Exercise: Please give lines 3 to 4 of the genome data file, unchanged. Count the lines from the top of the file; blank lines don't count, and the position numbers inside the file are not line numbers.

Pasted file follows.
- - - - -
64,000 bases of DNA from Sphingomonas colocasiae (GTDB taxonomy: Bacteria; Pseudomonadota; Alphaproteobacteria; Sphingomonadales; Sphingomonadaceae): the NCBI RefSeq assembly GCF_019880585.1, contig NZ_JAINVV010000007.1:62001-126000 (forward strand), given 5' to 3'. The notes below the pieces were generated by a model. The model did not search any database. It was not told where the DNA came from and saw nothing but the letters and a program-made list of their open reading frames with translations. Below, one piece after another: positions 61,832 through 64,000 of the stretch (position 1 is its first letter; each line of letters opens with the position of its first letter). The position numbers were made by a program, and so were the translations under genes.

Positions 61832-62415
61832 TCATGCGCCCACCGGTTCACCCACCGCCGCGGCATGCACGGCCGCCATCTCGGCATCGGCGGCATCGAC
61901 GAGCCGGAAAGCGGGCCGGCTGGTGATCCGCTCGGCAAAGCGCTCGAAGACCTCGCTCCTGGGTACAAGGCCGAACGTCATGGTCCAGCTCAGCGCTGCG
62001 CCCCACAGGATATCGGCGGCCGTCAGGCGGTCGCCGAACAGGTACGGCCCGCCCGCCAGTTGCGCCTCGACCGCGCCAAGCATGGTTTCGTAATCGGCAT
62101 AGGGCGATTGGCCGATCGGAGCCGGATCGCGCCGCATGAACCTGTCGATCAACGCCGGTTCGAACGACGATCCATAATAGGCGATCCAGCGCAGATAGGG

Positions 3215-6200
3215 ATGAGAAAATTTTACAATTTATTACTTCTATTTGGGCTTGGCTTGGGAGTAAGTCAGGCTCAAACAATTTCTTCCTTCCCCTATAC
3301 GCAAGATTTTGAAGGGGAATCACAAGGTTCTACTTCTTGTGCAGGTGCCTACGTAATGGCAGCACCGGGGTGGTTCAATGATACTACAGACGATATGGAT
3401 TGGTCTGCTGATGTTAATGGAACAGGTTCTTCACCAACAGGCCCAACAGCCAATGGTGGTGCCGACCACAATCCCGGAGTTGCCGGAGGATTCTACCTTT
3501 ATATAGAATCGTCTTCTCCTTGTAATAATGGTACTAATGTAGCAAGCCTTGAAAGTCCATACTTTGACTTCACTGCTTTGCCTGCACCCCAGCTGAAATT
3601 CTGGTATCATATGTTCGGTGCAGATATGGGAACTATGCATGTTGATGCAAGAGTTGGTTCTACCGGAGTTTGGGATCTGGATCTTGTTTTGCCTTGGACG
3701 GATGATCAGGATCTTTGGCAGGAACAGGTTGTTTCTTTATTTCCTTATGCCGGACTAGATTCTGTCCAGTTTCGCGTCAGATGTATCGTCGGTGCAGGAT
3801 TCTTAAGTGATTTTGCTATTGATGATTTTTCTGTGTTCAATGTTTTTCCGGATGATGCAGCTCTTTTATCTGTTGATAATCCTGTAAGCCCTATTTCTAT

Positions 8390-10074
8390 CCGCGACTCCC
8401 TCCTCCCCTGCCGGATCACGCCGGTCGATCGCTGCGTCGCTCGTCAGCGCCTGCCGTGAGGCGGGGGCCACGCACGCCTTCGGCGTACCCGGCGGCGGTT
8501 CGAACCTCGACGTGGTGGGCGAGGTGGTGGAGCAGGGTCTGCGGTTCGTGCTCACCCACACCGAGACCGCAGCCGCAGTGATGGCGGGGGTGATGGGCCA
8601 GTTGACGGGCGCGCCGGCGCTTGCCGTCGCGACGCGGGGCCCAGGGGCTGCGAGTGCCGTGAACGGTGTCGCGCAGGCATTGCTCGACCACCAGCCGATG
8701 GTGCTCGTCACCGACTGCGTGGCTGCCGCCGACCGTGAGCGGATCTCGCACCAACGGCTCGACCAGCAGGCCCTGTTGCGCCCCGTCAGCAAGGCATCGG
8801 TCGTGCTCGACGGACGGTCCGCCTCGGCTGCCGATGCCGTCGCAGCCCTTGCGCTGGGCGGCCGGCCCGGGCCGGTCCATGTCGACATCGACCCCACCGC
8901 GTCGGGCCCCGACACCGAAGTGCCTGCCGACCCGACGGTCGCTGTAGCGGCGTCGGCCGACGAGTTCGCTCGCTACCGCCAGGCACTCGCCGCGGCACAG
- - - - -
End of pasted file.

61832 TCATGCGCCCACCGGTTCACCCACCGCCGCGGCATGCACGGCCGCCATCTCGGCATCGGCGGCATCGAC
61901 GAGCCGGAAAGCGGGCCGGCTGGTGATCCGCTCGGCAAAGCGCTCGAAGACCTCGCTCCTGGGTACAAGGCCGAACGTCATGGTCCAGCTCAGCGCTGCG